Closet Christians in Malaysia: Proselytism or politics?
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Closet Christians in Malaysia: Proselytism or politics?

APOSTASY of Malays to Christianity is a controversial issue in Malaysia. It tugs at the very essence of Malay identity, as a Malay in Article 160 of the Federal Constitution is defined as someone who practices Islam, speaks Bahasa Melayu, and follows the Malay culture.

According to the above definition, a Malay must be a Muslim. Malay society is very insular in the sense that most believe that following any other faith other than Islam is the wrong path. Conversion to any other religion would be socially very difficult, as it would be seen as being a traitor to one’s own race. Apostasy is seen as turning one’s back on Malay culture, where family and friends would most probably treat that person as an outcast.

Apostasy is also criminalized within Malaysia, with the death penalty actually standing on the statute books in states of Kelantan and Terengganu (yet to be constitutionally approved). The only state where one can legally apply to leave Islam is in Negeri Sembilan.

However, converting away from Islam through the Sharia Court system is almost impossible. There have been a number of high profile cases such as the Linda Joy case, which were rejected by the Malaysian courts.

“Estimates of apostasy to Christianity vary from a few thousand to well over 250,000, depending upon who provides the estimate.”

Many apostolates are arrested for apostasy and interned in one of the religious rehabilitation centres for up to 36 months around the country, where contact with relatives and the outside world is greatly restricted. Once released, if married to a non-Muslim, the couple is forbidden to live together under one roof, thereby breaking up the family.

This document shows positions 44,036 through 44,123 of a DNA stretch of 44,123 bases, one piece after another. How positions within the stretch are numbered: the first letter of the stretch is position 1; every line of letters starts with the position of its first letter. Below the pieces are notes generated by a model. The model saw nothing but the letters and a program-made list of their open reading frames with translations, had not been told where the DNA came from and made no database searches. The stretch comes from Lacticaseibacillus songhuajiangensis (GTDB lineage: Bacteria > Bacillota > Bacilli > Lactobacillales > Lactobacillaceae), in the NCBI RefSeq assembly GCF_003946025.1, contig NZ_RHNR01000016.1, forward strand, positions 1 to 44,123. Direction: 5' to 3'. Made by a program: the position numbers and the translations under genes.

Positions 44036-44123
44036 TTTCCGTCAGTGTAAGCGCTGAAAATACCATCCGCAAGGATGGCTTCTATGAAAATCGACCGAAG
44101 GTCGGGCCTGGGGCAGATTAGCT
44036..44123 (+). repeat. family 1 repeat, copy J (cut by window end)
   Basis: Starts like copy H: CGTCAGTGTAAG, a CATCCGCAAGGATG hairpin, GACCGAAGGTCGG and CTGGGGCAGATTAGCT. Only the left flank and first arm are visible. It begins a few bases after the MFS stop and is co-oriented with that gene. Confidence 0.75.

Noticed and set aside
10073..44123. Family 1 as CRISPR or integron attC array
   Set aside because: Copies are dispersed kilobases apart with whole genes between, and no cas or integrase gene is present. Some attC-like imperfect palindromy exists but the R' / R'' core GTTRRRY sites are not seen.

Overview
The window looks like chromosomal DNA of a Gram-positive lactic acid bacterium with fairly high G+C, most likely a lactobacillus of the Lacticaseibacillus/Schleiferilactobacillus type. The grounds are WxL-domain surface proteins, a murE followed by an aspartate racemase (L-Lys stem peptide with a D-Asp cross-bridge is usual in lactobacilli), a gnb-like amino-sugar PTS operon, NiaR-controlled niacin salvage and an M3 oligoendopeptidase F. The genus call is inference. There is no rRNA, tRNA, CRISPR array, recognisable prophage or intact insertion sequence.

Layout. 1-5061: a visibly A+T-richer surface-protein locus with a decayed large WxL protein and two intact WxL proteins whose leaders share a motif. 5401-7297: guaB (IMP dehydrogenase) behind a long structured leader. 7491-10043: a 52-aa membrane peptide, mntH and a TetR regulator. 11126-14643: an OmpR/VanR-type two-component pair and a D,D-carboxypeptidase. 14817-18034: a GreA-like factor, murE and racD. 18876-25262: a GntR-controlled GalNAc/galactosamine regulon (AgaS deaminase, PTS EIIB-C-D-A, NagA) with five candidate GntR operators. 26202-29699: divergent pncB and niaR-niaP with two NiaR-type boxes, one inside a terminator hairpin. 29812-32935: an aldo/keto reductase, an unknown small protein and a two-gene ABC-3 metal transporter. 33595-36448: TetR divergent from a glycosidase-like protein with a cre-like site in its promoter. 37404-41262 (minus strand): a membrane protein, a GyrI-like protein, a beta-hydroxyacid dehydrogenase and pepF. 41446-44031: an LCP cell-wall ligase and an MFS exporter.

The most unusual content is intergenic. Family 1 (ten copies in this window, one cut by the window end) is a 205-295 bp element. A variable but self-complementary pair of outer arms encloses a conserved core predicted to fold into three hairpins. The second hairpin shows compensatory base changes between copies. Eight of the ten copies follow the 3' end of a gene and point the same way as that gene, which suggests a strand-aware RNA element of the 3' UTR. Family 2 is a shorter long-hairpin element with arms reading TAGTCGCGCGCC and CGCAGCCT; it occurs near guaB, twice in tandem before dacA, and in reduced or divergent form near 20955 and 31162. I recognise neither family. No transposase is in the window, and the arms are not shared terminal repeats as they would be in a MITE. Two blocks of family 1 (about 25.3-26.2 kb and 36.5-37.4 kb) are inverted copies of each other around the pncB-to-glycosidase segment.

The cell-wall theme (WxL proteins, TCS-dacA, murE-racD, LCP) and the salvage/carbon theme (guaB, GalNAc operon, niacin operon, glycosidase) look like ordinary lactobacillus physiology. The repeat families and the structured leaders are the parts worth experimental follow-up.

Consequently, most choose to live and practice their new faith in secrecy, even from their immediate families.

Individuals and congregations of suspected Christian Malays are harassed by the Sharia police. A few years ago, a number of high profile raids were made on suspected Christians around Petaling Jaya and Kelana Jaya in Selangor, under the pretext that there was a highly organized Christian group targeting Malays for conversion to Christianity. Some of these raids came under criticism for the heavy handed tactics used by the authorities.

There is been a marked increase in apostasy in Malaysia. This has been the case since 9/11. Other reasons cited for Malay Muslims converting to Christianity include those from failed marriages who want to revert back to their original religion, those with little knowledge about Islam, those influenced by peer pressure, those wishing to marry a non-Muslim, and those proselytized by missionaries.

Rumours within Malay society circulate about who may be a closet Christian in Malaysia. Even a member of a Royal family was rumoured to have converted to Christianity. Any long-time resident of Kuala Lumpur, Penang, Ipoh, or Johor Bahru, who is close to the Malay middle class would have most probably heard about groups of Malays who are believed to be closet Christians, practising their new found faith in the utmost secrecy.

There have been no formal studies on how many Malays have converted to Christianity. Not many Malays would admit to it, in fear of being outcast from society and prosecuted. However, there is lots of anecdotal evidence that this phenomenon is going on within Malaysia today.